Start out on summer holidays excited and energised, only to get back to work in the new year feeling exhausted? Festive burnout is real, and our sleep expert Olivia Arezzolo explains what you can do to avoid it.
Sleep: it’s free. And we all want more of it, so why is it so hard to get? Specifically – that consistent, restorative, uninterrupted, eight-hours-a-night kinda sleep. Which is why we’ve enlisted Sydney-based sleep expert Olivia Arezzolo to solve our myriad of sleep concerns with our new editorial series Sleep Well Wednesdays. Check back each week and you’ll be off to the land of nod before you know it.
2020, what a year. Research shows that from COVID-19 alone, 78 percent of Aussies believe their mental health deteriorated, 62 percent reported to be more depressed, 50 percent were more anxious and 64 percent of us are more stressed.
Combined with our stock standard festive fatigue, insufficient sleep, excessive alcohol and trying to get those last-minute projects across the line, it’s no surprise many of us are about to call it quits.
But before you do – take a deep breath and know there are things you can do to start 2021 feeling fresh instead of on the brink of burnout.
1. Enjoy alcohol-free nights
Now, as much as I love a spritz (or two), I can testify I do not feel fresh after a night of spritzing. At all.
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First, alcohol compromises sleep. Studies show you spend less time in slow-wave (deep) sleep, which leaves you more fatigued than usual come morning.
Secondly, research shows alcohol impairs nutrient absorption because it damages our delicate microbiome.
This means even if you are still having a healthy meal, you won’t feel as energised as you would normally. For every one night you have on the booze, have two nights off, or opt for low / no alcohol options.
2. Reduce blue light exposure
Stressed and sleepless? These are classic signals stress hormone cortisol is too high and if you’ve been glued to your screen through 2020 (who hasn’t), it’s no surprise.
Clinical studies show just one hour of blue light (e.g. from screens) can equate to a 35 percent increase in cortisol.
As a result, you’re unable to concentrate, are inattentive and emotionally irritable. Research also shows blue light impacts sleep too: just two hours of exposure can reduce sleepiness hormone melatonin by 38 percent; creating havoc in falling and staying asleep.
Reduce exposure by adding a blue light screen protector to your phone, such as Light Shield, wear a pair of blue light blocking glasses, or both.
3. Load up on omega 3s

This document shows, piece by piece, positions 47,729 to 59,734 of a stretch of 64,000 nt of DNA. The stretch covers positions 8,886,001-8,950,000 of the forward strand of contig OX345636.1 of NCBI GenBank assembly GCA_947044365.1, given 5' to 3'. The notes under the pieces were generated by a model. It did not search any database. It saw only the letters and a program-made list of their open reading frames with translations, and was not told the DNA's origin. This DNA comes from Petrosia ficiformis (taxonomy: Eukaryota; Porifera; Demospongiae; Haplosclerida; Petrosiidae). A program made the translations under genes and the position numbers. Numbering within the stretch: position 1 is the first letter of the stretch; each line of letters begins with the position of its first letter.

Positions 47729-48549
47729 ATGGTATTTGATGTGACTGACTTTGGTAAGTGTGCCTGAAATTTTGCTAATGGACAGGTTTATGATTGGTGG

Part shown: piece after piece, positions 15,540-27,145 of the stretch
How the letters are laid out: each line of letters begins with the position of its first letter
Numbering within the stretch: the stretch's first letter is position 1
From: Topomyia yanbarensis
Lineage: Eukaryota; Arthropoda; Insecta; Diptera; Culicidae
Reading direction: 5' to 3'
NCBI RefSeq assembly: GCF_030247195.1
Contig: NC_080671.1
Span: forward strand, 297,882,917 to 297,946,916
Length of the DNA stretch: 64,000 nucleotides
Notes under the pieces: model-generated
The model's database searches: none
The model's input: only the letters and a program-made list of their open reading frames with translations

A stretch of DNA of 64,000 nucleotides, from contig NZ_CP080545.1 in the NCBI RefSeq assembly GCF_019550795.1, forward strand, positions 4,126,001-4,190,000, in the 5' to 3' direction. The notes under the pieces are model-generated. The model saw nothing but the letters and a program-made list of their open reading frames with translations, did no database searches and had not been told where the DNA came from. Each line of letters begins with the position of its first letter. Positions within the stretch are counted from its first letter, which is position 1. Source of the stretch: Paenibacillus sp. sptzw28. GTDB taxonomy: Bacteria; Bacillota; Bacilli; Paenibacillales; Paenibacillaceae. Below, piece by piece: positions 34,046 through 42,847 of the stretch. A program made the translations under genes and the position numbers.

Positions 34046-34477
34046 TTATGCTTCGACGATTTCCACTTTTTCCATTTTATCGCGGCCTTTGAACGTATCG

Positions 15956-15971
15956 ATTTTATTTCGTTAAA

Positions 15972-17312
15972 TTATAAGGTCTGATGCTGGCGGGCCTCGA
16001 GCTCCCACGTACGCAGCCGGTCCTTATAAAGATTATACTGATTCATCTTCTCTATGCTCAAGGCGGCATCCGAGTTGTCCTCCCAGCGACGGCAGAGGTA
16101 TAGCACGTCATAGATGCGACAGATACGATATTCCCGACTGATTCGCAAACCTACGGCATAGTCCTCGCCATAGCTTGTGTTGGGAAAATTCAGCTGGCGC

Found abundantly in tuna, salmon, eggs, walnuts, seaweed and spirulina, omega 3s are critical for mental health and it’s much needed when you’re on your last legs.
Evidence shows lower intakes of omega 3’s are linked with depression, so much so that it’s now considered standard by many physicians to combine omega 3s with SSRI’s, aka pharmacological antidepressants.
Similarly, for those struggling with emotional stability and memory, omegas have been found helpful here too.
4. Diffuse citrus oils
Problems switching off? Get some citrus into your system, quick smart.
As noted in clinical research, citrus oils help reduce activity in your brain’s prefrontal cortex.
As this region is the ‘working’ area, if you’re feeling like you’re unable to unwind, it’s likely it’s overactive, so using citrus oils may help you get that much-needed downtime.
Further evidence shows citrus oils are also great mood enhancers too, which is often compromised in burnout.
5. Go forest bathing
When it comes to thinking clearly and creatively, forest bathing i.e. spending time in nature, is the way to go. With respect to memory, researchers at the University of Michigan found walking in nature, rather than a city street, can boost memory by 20 percent.
Another study found a four-day nature immersion improved creativity performance by more than 50 percent.
And while you may not have four days to laze about in nature right now, Christmas is just a fortnight away so keep that in mind when mapping out your (local) January getaway.
And before I sign off…
I will flag that temporary burnout is completely normal from time to time. However, if you’ve been feeling this way for months – constantly run down, restless at night, unable to focus at work, relying on caffeine, alcohol and sugar to keep you going and lacking enthusiasm for your usual activities – I recommend speaking to a doctor, psychologist or health professional for additional support as soon as possible.
Olivia Arezzolo is a sleep expert who holds a Bachelor of Social Science (Psychology); Certificate of Sleep Psychology, Diploma of Health Science (Nutritional Medicine); Certificate of Fitness III + IV. You can find her online here.